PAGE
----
Whether overseeing a merger or acquisition, thinking about entering new markets, carrying/developing a new product line, instigating digital transformation etc., significant business change carries with it big risks.
Cybersecurity as part of Due Diligence
Often the focus can be on the promises of the change such as cost savings and operational benefits, or on the activities and required to achieve the change. However Cybersecurity absolutely has to be a key part of the risk assessment due diligence and planning process.
For example when involved in M&A, it’s only natural for attention to turn to what the new company will look like, what business improvements will come with the new assets and client base. It can be a complex task to piece together a comprehensive vision of how the new organisation will be structured; where the staff will be located and which staff will stay on and which will not.
But to buy a company is also to buy its data. And buying data means you are buying past, present, and future data security problems. The economic impact of a transaction can shift dramatically if, after the deal is consummated, past or ongoing data breaches come to light. Greater attention has to be paid to a potential target’s cybersecurity efforts during their M&A due diligence process.
Mitigate Third Party Risk
When organisations think about security, they most often think of securing their networks, software, and digital assets against cyber attacks and data breaches. But the supply chain (this could be a traditional manufacturer or service provider’s supply chain, or the “data supply chain” relied on by most large enterprises) is also vulnerable to security risks as has been seen in a litany of major data breaches via third parties.
Practically every company has a place in the supply chain, and supply chains are evolving to be as much about the flow of information as they are about the flow of goods and services. Thus, it comes as no surprise that supply chain security is a highly complex, evolving function, and it’s one that security teams and business executives are giving more attention as the risks facing information throughout the supply chain become increasingly obvious.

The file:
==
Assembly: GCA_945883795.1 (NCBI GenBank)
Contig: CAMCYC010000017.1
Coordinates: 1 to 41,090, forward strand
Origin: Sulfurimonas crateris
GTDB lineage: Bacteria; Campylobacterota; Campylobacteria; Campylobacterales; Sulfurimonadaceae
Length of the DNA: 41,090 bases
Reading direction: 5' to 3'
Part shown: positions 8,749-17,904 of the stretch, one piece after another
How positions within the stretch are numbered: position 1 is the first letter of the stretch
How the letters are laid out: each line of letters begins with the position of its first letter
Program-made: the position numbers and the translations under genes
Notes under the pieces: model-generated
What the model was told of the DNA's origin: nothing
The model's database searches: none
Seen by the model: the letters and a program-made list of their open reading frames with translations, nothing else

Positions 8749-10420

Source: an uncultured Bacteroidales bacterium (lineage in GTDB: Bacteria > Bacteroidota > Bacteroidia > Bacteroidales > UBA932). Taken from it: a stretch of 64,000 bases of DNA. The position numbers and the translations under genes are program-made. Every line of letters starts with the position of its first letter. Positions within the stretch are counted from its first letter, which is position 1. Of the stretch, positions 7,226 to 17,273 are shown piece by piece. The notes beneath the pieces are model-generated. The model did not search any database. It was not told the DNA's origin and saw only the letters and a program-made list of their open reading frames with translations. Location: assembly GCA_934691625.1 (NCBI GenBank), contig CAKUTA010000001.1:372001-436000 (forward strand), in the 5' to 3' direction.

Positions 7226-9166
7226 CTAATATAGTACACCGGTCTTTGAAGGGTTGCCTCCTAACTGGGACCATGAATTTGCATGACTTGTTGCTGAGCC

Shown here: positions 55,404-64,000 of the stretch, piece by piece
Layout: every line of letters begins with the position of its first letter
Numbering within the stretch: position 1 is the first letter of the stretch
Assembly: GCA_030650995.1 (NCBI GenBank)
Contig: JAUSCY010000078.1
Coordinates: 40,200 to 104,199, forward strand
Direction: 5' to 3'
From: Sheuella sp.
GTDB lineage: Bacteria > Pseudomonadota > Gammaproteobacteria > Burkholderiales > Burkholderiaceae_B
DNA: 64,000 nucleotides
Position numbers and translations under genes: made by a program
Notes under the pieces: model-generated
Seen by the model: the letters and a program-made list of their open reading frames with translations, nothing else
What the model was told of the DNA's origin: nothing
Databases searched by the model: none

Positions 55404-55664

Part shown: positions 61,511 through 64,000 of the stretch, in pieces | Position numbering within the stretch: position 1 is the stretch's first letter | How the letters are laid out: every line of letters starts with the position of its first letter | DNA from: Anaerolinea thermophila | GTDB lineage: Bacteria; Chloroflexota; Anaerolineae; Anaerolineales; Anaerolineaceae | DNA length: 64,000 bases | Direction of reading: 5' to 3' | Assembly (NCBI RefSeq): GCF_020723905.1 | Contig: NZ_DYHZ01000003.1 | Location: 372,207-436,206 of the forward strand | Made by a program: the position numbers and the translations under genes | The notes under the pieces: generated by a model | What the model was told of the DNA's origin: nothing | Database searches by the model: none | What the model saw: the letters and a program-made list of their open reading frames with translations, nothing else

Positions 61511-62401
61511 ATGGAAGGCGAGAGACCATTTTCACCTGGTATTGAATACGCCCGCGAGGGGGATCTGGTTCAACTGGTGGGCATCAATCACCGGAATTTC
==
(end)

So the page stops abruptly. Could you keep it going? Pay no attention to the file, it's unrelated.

The promises of cost optimisation, enhanced productivity and enabling employees to work in new ways, to increased competitiveness and better customer engagement and satisfaction means that companies everywhere are implementing digital transformation programmes. However, digitalisation also exponentially increases risk and complexity. Deploying more business-critical digital systems and storing more confidential data exposes organisations to increased cyber-risk, whether it’s from negligent employees, criminal gangs, espionage or hacktivism.
Security Risk Assessments are critical for organisations of any size planning to undergo any significant business transformation. As trusted experts in cybersecurity, Infosec Partners have a track record in helping significant organisations ensure that they get the most from business transformation by effectively evaluating cyber risks in advance.